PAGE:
Once in a Super Blue Blood Moon Birmingham?

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Photo by: Boris Datnow – Hoover, Alabama

Mark your calendar.  On January 31st, Birmingham and Earth will be experiencing a Super Blue Blood Moon.

Its the lunar trifecta.
  1. A Supermoon happens when a full moon is at its closest point in orbit to Earth (also known as perigee).  The moon will be 14% brighter than usual, hence the name supermoon..
  2. A blue moon is the name given to a second full moon within a calendar month. We had a full moon on New Year’s Day.
  3. The super blue moon will pass through Earth’s shadow to give viewers in the right location a total lunar eclipse. While the Moon is in the Earth’s shadow it will take on a reddish tint, known as a “blood moon.” Unfortunately, in Alabama, we will experience only a partial lunar eclipse.
Image from NASA
Directions from NASA on how to see the Super Blue Blood Moon

Even though we are not expected to get the lunar totality experience, what makes Birmingham’s experience special will be seeing the “setting” supermoon at daybreak.

Here is how NASA describes how to view the Super Blue Blood Moon for the Central Time Zone.

If you live in the Central time zone, viewing will be better, since the action begins when the Moon is higher in the western sky. At 4:51 a.m. CST the penumbra — or lighter part of Earth’s shadow – will touch the Moon. By about 6:15 a.m. CST the Earth’s reddish shadow will be clearly noticeable on the Moon. The eclipse will be harder to see in the lightening pre-dawn sky, and the Moon will set after 7:00 a.m. as the Sun rises. “So if you live in Kansas City or Chicago, your best viewing will be from about 6:15-6:30 a.m,” said Johnston. “Again, you’ll have more success if you can go to a high place with a clear view to the West.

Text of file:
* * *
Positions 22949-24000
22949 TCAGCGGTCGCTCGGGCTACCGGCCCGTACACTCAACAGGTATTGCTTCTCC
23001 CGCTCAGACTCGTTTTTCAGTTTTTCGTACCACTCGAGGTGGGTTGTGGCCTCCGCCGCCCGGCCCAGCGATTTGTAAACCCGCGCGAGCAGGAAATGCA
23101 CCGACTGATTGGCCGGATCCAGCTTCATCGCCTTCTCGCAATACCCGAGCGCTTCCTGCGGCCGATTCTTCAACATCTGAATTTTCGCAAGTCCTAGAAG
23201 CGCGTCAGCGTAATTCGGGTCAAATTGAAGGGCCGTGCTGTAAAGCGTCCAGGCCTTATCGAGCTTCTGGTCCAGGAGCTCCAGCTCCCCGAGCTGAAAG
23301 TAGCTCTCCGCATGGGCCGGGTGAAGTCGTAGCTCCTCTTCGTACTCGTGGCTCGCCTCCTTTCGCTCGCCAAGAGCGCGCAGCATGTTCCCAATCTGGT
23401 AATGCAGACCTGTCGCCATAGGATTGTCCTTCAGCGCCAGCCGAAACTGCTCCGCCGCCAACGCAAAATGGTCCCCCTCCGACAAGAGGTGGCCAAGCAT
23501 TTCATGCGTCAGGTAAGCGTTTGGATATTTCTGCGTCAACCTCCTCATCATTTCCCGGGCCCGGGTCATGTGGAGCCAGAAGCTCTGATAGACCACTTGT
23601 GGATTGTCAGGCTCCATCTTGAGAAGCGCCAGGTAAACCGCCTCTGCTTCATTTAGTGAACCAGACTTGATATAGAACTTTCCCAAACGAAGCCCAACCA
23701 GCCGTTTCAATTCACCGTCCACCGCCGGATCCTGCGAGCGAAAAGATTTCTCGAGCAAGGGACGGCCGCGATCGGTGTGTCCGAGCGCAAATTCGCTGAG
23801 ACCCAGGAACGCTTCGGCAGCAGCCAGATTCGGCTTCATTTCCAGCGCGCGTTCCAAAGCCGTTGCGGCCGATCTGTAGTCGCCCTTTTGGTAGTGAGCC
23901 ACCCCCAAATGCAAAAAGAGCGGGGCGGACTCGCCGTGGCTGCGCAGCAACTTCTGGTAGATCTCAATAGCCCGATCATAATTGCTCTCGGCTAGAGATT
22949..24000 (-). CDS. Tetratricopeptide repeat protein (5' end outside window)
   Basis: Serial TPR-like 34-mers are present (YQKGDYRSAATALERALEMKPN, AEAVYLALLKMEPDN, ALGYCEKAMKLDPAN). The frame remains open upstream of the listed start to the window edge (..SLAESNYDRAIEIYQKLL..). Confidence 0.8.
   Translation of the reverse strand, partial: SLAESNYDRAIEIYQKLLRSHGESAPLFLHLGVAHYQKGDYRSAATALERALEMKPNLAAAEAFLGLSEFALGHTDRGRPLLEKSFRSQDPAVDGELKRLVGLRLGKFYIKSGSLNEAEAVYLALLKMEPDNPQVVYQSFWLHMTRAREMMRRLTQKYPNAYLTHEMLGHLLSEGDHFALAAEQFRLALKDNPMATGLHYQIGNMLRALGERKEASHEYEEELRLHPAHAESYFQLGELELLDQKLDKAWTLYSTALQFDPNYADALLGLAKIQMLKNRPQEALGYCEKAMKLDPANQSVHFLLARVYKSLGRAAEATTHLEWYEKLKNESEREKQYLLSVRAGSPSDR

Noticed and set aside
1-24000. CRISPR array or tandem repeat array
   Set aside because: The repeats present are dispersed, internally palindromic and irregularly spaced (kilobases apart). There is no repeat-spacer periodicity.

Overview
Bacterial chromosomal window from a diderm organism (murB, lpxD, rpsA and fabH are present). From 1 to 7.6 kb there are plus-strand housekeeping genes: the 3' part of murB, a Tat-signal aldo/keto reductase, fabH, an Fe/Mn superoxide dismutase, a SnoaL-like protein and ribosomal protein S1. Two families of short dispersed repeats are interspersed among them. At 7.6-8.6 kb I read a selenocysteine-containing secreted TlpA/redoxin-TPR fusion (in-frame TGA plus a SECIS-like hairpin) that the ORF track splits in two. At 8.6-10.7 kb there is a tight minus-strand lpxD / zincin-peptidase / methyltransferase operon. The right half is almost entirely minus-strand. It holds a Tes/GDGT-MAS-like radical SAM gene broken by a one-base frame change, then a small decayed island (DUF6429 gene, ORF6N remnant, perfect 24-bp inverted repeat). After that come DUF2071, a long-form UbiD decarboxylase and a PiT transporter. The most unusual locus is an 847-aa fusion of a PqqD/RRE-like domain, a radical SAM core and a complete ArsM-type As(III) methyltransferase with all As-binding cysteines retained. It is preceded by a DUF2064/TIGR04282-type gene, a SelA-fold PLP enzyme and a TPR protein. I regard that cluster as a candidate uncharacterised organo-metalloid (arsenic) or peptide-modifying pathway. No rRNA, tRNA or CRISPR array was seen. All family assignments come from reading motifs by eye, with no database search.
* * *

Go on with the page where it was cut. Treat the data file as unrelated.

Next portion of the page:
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Photo by: Charles Walton – one of our favorite “Supermoon ” pics
Scouting for views and the weather forecast in Birmingham

The key ingredients will be a high place with clear  view to the West and of course the weather.  In Birmingham, we suggest scouting places along Red Mountain, Oak Mountain and Shades Mountain. If you know someone who works in one of the skyscrapers or condos downtown, now might be a good time to put in an early morning request to a friend or business colleague.

Weather-wise, as of today, the long range forecast for Birmingham looks good for January 31st, with sunny skies predicted.

Additional tip

If you just can’t get up early in the morning or the weather turns for the worse, NASA will be live streaming the event  – HERE.

We’ve all heard the old adage, once in a blue moon.  On January 31st you can live it.

Send Bham Now your favorite photos of the Super Blue Blood Moon 2018 to hello@bhamnow.com




Pat Byington
Pat Byington

Longtime conservationist. Former Executive Director at the Alabama Environmental Council and Wild South. Publisher of the Bama Environmental News for more than 18 years. Career highlights include playing an active role in the creation of Alabama's Forever Wild program, Little River Canyon National Preserve, Dugger Mountain Wilderness, preservation of special places throughout the East through the Wilderness Society and the strengthening (making more stringent) the state of Alabama's cancer risk and mercury standards.

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